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Four Square Garden at Washington County Rural Heritage Museum attracts more than bugs

July 09, 2011|By ALICIA NOTARIANNI | alnotarianni@aol.com

Karen Greeley had the know-how to get rid of those pesky bugs the old-fashioned way.

She just didn't have the children.

When early settlers found pests in the garden, Greeley said, they would send in their children to remove them by hand.

Greeley is a member of Washington County Master Gardeners, the group that maintains the traditional German Four Square Garden at the Washington County Rural Heritage Museum. In keeping with the museum's commitment to authentic rural and agricultural traditions, the Master Gardeners use no pesticides or herbicides in the garden.

So when Greeley found squash bugs among the squash plants — or cucurbits, as she calls them — without missing a beat, she grabbed hold of a leaf and started picking.

"Children would come out and pick off the bugs," she said. "If they found eggs, they'd pull them off, too."

Such were the notes of interests that about 25 visitors learned Saturday at the gardening and outdoor wood-fired bread-baking event on the grounds of the museum.

The Master Gardeners focused on "The Hot, Lazy Days of Summer." Using the German Four Square Garden typical of early Washington County settlers as a template, Greeley and the other gardeners tackled issues such as heat and lack of rain, determining when plants have reached their lifespans and inspecting for insect damage.

"We like to teach visitors some history, along with some tips on caring for their gardens," Greeley said.

Highlights of the garden, which features plants grown from open-pollinated, heirloom seeds, include unusual vegetables that Greeley fondly referred to as "oddballs." One was the rattail radish, a green bean-like variety that grows in a seed pod atop a wild-looking plant.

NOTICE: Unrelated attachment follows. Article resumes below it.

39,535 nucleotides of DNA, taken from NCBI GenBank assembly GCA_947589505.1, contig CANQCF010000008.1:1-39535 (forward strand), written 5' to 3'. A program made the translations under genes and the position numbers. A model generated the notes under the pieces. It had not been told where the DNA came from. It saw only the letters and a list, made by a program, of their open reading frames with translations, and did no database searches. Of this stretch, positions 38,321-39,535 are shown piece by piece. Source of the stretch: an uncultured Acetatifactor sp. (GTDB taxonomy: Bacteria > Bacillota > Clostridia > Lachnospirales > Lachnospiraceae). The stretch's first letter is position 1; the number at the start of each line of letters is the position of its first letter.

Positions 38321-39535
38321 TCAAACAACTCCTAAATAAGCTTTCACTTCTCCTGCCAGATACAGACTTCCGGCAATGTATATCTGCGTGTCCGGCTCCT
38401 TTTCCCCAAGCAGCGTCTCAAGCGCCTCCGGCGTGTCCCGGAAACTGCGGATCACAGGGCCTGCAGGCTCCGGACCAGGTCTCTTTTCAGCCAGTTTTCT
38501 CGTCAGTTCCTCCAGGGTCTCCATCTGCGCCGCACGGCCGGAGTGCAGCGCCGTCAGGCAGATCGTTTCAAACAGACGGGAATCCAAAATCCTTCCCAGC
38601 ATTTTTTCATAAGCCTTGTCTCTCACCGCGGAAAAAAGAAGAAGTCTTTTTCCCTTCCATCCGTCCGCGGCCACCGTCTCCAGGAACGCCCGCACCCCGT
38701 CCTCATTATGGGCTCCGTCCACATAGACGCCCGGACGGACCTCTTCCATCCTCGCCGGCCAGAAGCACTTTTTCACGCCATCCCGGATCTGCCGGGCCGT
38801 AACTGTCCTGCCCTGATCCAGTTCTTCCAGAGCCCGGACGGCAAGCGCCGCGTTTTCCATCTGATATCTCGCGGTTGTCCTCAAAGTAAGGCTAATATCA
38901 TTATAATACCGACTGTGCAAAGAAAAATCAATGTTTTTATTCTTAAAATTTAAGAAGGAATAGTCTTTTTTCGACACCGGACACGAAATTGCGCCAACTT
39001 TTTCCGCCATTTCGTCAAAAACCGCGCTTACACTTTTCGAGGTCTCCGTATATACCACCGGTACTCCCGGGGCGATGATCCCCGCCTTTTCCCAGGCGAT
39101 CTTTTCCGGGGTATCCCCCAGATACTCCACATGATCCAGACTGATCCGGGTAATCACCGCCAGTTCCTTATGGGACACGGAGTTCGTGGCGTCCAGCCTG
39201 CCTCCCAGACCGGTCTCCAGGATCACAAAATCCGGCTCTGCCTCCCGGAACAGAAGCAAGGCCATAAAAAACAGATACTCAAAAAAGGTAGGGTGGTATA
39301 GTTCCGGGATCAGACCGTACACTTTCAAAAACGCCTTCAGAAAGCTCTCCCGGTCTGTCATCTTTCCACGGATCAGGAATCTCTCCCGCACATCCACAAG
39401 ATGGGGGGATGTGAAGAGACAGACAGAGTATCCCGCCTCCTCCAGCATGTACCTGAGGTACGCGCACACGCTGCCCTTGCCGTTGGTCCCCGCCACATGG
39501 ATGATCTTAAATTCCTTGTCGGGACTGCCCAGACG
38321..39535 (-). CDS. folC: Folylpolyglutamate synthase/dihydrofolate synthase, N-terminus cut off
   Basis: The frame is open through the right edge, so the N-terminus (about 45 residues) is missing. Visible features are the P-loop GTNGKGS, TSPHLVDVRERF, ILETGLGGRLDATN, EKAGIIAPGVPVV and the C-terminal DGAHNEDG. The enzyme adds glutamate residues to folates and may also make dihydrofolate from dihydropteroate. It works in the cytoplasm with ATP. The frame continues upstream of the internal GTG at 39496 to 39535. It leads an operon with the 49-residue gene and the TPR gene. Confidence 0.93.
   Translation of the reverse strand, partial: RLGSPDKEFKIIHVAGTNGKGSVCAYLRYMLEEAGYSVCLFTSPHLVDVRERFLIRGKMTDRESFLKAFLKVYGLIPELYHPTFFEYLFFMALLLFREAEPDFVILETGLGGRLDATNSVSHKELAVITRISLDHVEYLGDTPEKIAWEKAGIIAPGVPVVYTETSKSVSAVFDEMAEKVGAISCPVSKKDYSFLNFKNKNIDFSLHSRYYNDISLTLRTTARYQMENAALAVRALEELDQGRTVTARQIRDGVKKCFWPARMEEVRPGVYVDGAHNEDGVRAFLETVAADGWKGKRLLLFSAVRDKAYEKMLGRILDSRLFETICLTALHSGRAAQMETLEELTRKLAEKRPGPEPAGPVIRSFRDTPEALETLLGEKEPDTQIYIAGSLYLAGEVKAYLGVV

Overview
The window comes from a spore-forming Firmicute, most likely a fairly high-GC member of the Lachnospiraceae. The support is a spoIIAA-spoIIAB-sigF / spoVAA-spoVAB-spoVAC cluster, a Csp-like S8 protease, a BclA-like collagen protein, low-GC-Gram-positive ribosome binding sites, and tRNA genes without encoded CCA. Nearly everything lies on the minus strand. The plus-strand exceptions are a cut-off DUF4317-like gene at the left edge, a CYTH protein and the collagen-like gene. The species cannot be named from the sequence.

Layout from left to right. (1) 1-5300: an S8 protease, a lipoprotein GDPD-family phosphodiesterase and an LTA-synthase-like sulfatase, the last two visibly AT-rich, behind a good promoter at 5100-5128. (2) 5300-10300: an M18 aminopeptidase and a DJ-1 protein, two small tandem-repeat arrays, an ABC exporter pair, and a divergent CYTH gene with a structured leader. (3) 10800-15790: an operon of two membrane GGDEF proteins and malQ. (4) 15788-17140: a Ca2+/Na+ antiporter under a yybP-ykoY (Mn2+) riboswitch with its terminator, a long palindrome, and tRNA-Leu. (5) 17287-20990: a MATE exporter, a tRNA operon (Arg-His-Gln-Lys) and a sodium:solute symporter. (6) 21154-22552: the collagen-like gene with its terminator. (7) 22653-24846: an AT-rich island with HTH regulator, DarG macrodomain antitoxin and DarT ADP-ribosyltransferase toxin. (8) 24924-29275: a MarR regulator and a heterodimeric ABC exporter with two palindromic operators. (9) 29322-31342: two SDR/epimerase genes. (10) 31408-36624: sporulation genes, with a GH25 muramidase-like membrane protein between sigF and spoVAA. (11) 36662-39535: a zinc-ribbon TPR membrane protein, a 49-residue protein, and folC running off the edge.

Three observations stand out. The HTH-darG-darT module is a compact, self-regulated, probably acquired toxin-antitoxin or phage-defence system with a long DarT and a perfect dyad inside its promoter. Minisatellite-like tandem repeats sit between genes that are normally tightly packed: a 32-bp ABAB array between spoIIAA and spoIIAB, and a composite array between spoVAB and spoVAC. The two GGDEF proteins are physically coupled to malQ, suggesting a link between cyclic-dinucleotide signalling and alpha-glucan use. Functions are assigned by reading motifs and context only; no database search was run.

Near the garden, Bill Theriault of Hagerstown demonstrated the process of baking wood-fired bread at an outdoor reproduction oven. Theriault spent six hours fire-heating the oven while he kneaded enough dough for 40 loaves of bread and let it rise. The eventual baking took only about 50 minutes for each of two batches of 20.

"Colonials judged the temperature of the oven by sticking their arm in to see how long they could hold it there," he said.

Other methods of determining oven temperature, which was not to exceed 500 degrees, were throwing water on the hearth to see how quickly it would evaporate, and throwing cornmeal on the oven.

"If it burns, then it's too hot," Theriault said.

Fred and Karen Nugent of Hagerstown attended the event. The couple said they learned of some plants they found to be interesting, such as heirloom carrots and dill, plants that can be used to make colored dyes, and the "ugly" radishes. The Nugents were impressed with the knowledge and the friendliness of the Master Gardeners and Theriault, they said.

"I gotta tell you, these guys know a lot of stuff," Fred Nugent said. "And the bread. That is 'real' bread.'"

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